Tuesday, 10 December 2019

Embryonic stem cells remain a sticky wicket

31 January 2013 | Analysis | By Piyusha Chatterjee

Scientists still need to measure iPS cells against the 'gold standard' of human embryonic stem cells

Scientists still need to measure iPS cells against the 'gold standard' of human embryonic stem cells

Dr Shinya Yamanaka and Sir John Gurdon's discovery of induced pluripotent stem cells (iPS) has given the world an alternative to using human embryonic stem cells for many purposes, a lot of work is still required to be done in order to understand the true nature of iPS cells and whether they are totally replaceable. Meanwhile, research on human embryonic stem (ES) cells is witnessing its ups and downs.

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Professor Martin Pera, program leader, Stem Cells Australia, says that, "Although there are encouraging signs that some of the goals of embryonic stem cell research, particularly the use of pluripotent stem cells as research and discovery tools, will be met by iPS cells, it is still too early to assume that iPS and ES cells are essentially equivalent in all properties."

He further says, "In particular, it remains to be seen whether iPS cells will be as suitable a platform for cell therapy as ES cells. The answer may take some time to emerge." Stem Cells Australia is a collaboration between Australia's leading research universities and research organizations in stem cell science, who are trying to find the answer to this very fundamental question.

Recently, the US Supreme Court decided to drop a lawsuit that would have blocked federal funding of all research on human embryonic stem cells. The decision cleared the gloom over the field for more than three years since the lawsuit was filed. Different countries have different sets of dos and don'ts regarding human ES cell research and scientists have to make their way through myriad sets of rules and regulations to even start working on their proposals.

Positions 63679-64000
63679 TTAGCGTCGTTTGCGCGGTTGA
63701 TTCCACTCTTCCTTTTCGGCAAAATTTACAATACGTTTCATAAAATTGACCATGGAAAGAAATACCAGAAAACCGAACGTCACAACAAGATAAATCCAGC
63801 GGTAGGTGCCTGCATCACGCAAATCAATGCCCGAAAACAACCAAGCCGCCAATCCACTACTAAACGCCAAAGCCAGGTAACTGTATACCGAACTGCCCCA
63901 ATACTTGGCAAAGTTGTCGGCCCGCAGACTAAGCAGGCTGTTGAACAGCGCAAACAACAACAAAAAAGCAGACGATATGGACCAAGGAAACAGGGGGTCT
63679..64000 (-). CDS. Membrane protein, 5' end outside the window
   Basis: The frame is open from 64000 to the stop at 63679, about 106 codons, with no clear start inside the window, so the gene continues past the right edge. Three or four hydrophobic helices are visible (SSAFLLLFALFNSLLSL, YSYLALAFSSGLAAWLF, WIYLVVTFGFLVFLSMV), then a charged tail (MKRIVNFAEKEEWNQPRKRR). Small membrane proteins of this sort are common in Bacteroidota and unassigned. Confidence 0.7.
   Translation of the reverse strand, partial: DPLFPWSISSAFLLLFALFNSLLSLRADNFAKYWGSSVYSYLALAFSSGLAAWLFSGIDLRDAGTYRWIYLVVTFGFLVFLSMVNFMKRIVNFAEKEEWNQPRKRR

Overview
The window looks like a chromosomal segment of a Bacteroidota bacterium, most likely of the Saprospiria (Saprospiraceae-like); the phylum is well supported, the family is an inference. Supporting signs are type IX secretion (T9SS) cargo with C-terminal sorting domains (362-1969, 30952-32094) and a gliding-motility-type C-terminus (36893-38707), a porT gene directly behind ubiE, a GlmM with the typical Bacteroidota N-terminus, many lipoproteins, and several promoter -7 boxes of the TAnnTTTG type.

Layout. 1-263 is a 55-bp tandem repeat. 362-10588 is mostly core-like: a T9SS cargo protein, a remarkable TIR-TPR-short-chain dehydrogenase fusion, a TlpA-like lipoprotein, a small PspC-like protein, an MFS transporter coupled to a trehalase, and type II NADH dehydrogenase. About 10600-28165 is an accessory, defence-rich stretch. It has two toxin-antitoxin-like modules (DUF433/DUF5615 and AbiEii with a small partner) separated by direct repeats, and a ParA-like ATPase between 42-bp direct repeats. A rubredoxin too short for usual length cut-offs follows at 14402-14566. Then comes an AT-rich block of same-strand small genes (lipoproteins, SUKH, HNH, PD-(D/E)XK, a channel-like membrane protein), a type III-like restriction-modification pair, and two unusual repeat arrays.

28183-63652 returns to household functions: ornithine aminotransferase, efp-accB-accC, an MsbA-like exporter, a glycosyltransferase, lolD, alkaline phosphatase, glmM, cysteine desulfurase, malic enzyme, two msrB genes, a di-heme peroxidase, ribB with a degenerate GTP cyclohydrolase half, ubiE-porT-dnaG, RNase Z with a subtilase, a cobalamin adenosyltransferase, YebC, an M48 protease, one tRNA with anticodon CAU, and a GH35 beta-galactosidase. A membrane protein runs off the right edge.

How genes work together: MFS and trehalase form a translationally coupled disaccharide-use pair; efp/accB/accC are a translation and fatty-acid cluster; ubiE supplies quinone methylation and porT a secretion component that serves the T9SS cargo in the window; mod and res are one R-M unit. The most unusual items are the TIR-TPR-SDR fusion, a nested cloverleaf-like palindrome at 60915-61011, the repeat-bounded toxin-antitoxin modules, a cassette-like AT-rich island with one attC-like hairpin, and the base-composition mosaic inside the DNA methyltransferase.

Dr Deepak Srivastava, who directs cardiovascular and stem cell research at Gladstone Institutes in the US, agrees. He says that since iPS technology is so new, it is still critical to fund and conduct human embryonic stem cell research.

"Knowledge gained from research with embryonic stem cells, in part, helped Dr Yamanaka discover iPS technology. Researchers are still learning many important things about the safest and most efficient ways to create iPS cells for drug discovery, personalized medicine and tissue regeneration," he points out. "To further refine iPS technology for such promising purposes, scientists still need to measure iPS cells against the 'gold standard' of actual human embryonic stem cells."

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